Sure there will be the rare gems that come in under the radar, but they are far and few in between. Even heavy gamers will generally purchase only 1 to 2 of the 20 to 40 games released per month. The utilization has both benefited and created major hurdles for game creators. This is the same in Japan as well as most of the rest of the world. However, in Japan, it has made things even more difficult thanks to…
3. Next-gen consoles
… And next-gen technology. This is perhaps the greatest factor in the decline of the Japanese gaming industry. In a land often viewed and respected as a technological forefront, Japan is actually behind in the development of next-gen console games. Ironically, this is in part because of the immense popularity that Japanese gaming brought about in the late 90’s. By bringing video games into the mainstream, developing games to meet the mainstream needs became a necessity. Until then, Japanese gamers were viewed as quiet, socially under-developed and escapist-seeking and a minority. As video games gained popularity on a global scale, game developers learned (some, the hard way) that the real money to be made lay overseas and tried to change their style to match the general gamer tastes. Action games became more and more numerous while genres like JRPGs and text-based adventure games became a minority.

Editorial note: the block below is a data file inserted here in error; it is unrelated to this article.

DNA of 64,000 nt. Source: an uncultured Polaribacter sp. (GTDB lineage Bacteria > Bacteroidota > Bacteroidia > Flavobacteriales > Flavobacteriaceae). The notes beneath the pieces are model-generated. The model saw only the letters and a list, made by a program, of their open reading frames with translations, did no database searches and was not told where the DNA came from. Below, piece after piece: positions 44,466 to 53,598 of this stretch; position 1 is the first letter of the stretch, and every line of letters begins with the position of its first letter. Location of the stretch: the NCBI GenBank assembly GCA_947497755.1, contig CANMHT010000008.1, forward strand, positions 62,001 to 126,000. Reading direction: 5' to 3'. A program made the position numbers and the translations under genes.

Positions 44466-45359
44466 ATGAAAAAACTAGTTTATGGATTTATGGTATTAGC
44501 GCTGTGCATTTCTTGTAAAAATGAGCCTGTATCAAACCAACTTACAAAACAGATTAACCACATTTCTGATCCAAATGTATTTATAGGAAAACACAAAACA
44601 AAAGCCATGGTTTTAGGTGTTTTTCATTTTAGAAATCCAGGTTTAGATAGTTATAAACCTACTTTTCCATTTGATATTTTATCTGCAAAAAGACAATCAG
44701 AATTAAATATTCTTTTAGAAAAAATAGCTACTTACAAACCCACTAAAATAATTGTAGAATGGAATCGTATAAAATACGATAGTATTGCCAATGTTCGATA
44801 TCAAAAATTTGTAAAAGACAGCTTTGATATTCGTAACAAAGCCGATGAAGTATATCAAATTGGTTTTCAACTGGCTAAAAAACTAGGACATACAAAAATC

And then came the next generation of consoles. With massive processing power and high end graphics, better looking and more complex games that used to be restricted to high-powered computers came to the console arena. Game companies that were used to making low-spec games with modest production teams were forced to scramble to meet the new higher standards. Higher standards means more necessary production power and larger dev teams, which means bigger budget, which means a higher bar to reach in order to be profitable. Basically what it boils down to is that Japan is too small a market to realistically produce and sell a profitable big budget game. Daikatana, a legendary big budget flop in video game history sold 200,000 units. In 2009, only 50 of the 100 top selling video games in Japan crossed that mark. Only 7 games sold more than 1,000,000 units.
The only game companies that can hope to survive the Japanese game market are multi-national giants that have the man-power and financial strength to produce a big budget game or small DLC game developers. The middle ground where Japan’s once-famous JRPGs were produced has been all but completely obliterated. Look
at the top selling games for each console. (http://en.wikipedia.org/wiki/List_of_best-selling_video_games) For the PS3, Xbox 360 and Wii, only 1 game (Final Fantasy 13) is an RPG. And even that one is a big budget game.
Sadly, at present, the decline of the Japanese game market is a vicious circle. Software sales are in decline which makes developing international hits difficult which decreases the number of software titles focused on Japanese users which in turn decreases software sales. This isn’t to say that there is no hope for a rebound, but a rebound will not come without major change. Japanese developers are slowly trying to learn to utilize the internet and online services and the buyout of Eidos by Square Enix could be an attempt to mix up the pot by
incorporating the game making knowhow of an international developer. However, the likelihood of a ground-breaking megahit from Japan hitting the shelves any time soon is still slim at best.